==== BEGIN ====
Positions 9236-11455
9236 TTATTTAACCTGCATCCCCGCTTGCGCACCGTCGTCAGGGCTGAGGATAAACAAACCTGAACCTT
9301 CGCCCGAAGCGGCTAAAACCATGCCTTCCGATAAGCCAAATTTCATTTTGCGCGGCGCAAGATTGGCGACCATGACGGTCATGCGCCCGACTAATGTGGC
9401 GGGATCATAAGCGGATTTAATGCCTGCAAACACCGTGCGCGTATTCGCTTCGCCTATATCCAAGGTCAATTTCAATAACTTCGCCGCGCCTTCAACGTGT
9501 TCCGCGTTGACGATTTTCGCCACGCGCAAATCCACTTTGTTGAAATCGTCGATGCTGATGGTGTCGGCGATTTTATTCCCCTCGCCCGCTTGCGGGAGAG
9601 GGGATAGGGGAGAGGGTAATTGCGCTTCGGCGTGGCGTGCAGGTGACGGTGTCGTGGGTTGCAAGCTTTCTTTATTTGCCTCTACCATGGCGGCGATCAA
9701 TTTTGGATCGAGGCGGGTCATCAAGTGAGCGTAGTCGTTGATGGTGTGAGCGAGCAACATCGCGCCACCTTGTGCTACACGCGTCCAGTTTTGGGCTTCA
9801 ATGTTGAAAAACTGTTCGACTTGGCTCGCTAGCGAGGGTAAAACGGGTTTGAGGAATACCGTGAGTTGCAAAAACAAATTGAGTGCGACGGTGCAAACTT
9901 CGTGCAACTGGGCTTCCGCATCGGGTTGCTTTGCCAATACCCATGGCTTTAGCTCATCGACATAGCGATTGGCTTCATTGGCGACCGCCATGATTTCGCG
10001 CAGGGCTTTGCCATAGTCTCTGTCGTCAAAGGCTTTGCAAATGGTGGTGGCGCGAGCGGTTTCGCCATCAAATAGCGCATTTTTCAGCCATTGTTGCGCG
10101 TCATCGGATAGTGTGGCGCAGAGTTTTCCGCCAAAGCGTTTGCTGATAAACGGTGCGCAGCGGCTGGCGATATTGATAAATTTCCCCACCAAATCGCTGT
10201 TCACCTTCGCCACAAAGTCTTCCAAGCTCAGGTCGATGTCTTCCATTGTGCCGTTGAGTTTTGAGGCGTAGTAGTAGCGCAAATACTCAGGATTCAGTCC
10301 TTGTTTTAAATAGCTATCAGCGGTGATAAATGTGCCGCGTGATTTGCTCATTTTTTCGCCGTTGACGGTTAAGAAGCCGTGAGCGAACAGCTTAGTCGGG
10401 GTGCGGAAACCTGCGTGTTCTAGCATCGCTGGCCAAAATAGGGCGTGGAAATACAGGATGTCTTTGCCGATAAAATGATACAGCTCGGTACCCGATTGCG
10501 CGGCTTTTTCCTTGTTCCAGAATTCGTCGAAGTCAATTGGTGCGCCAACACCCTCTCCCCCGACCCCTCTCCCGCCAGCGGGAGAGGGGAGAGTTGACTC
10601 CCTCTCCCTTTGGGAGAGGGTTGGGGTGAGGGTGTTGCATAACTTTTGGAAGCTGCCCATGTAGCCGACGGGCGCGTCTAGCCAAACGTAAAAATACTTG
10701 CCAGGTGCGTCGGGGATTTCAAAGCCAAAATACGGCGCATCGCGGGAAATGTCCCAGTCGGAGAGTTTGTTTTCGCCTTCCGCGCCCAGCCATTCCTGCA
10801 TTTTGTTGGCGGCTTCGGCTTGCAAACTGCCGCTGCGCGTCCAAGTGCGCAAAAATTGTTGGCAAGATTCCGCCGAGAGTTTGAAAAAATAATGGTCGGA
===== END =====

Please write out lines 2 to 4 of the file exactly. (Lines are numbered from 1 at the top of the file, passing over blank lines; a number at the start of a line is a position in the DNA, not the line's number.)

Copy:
9236 TTATTTAACCTGCATCCCCGCTTGCGCACCGTCGTCAGGGCTGAGGATAAACAAACCTGAACCTT
9301 CGCCCGAAGCGGCTAAAACCATGCCTTCCGATAAGCCAAATTTCATTTTGCGCGGCGCAAGATTGGCGACCATGACGGTCATGCGCCCGACTAATGTGGC
9401 GGGATCATAAGCGGATTTAATGCCTGCAAACACCGTGCGCGTATTCGCTTCGCCTATATCCAAGGTCAATTTCAATAACTTCGCCGCGCCTTCAACGTGT